There was a time, in the little town of Tok, Alaska, when gymnastics was offered to us kids. The fact that our school in the isolated interior of Alaska had gymnastic equipment makes me wonder what the story is behind that. If anybody knows, please post it here. We also had a room full of roller skates that we would use in P.E. class or on special skate nights in the gym. Where those skates came from originally, I do not know either (maybe they came as a bundle package with the gymnastic equipment). What I do know, is that they provided endless hours of skating fun. I can still feel the wind in my hair as I circled on the smooth and glossy floor one hundred times to music piped out from the stage area at the end of the gym. The lights were down low, and for me, it was pure speed and joy as I raced around in circles.
As a kid, I didn’t even ponder the how or why of the opportunities, I simply lived in the now of those offerings. Like the offering to gain some knowledge about gymnastics. Jumping at the chance to learn how to tumble and do something other than a cherry drop off the bar out at recess, I eagerly embraced my training. As you can see, I had no fashion sense and really no coordination either. I learned to dip my toe on the balance beam so I looked more elegant walking across (whether that was accomplished or not will never be known) and I became more confident in my already stellar cherry drop on the low bar. I more often than not swung my leg up and over the low bar and hung there like a monkey not knowing what to do next for any other move my instructor tried to teach me. That was about the extent of my skills progression in gymnastics.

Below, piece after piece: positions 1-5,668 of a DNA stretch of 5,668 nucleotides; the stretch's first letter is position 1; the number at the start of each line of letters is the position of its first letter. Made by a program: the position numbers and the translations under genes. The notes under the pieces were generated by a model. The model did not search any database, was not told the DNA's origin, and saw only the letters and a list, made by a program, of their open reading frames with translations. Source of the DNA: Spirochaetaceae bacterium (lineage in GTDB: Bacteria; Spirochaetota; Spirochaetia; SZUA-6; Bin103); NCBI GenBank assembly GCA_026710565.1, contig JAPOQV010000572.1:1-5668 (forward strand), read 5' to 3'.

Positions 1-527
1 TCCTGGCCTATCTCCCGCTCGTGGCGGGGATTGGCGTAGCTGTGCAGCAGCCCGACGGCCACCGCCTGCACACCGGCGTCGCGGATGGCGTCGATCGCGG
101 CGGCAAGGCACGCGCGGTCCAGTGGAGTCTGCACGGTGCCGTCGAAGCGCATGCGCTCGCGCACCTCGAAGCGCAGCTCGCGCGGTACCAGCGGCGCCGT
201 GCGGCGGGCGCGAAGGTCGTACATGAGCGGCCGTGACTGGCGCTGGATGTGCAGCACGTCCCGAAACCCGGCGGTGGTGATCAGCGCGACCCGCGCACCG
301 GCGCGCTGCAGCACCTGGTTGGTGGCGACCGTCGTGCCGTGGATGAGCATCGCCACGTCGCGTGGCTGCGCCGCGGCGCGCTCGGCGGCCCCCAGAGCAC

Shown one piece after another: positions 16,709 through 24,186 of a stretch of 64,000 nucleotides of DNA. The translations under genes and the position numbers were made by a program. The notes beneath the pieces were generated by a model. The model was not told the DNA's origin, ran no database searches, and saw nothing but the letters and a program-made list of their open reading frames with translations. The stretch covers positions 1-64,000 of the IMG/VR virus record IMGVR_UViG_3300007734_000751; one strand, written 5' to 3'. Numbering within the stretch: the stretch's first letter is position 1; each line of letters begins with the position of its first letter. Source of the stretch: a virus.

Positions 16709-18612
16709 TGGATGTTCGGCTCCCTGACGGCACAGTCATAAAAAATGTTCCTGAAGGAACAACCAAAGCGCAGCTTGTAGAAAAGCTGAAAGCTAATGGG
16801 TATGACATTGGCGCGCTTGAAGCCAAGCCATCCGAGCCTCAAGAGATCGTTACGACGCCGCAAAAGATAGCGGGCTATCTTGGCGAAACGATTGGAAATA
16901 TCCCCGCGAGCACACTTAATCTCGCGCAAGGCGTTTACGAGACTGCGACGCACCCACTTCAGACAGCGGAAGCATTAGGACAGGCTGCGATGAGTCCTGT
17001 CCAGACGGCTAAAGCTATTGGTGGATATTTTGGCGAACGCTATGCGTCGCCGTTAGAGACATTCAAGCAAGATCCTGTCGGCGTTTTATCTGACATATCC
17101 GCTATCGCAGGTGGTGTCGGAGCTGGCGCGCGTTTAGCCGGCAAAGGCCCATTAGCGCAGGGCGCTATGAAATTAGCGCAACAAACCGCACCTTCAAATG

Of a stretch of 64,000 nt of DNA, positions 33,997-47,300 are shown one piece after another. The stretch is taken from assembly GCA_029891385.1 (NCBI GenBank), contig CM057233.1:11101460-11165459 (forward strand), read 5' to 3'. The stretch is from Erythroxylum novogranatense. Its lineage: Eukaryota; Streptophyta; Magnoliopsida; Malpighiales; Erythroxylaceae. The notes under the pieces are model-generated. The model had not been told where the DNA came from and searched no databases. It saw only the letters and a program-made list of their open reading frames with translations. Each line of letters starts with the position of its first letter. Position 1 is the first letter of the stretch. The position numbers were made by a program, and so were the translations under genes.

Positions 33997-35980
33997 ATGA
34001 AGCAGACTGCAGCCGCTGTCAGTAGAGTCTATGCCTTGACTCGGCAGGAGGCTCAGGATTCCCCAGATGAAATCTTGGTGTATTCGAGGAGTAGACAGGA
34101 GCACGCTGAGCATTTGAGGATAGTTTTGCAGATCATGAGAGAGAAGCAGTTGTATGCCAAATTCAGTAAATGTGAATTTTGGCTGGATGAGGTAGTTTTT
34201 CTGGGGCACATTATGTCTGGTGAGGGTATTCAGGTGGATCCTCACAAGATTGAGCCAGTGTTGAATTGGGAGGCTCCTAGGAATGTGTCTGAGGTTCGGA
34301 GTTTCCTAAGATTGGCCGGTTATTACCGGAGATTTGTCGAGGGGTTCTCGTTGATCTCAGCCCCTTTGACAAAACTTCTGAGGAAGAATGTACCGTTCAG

I somersaulted, cartwheeled, and attempted a back bend, but other girls were far surpassing my abilities as they effortlessly did the splits while I watched on in girlish envy. My splits looked more like I was bending over to do a stretch before a race. I had not been blessed with the gift of flexibility. Some even mastered the back and front walkover. I, on the other hand, adjusted my leg warmers and awkwardly did a hand stand for less than a second and then fell ungracefully over onto my back with a hard thump. It was the best walkover I could do and I knew that. What I lacked for in skill, I more than made up for in confidence and leg warmers, making the experience wonderful, fun and worth every moment.
Here’s to “learning” new skills . . . . Here’s to Growing up Alaska.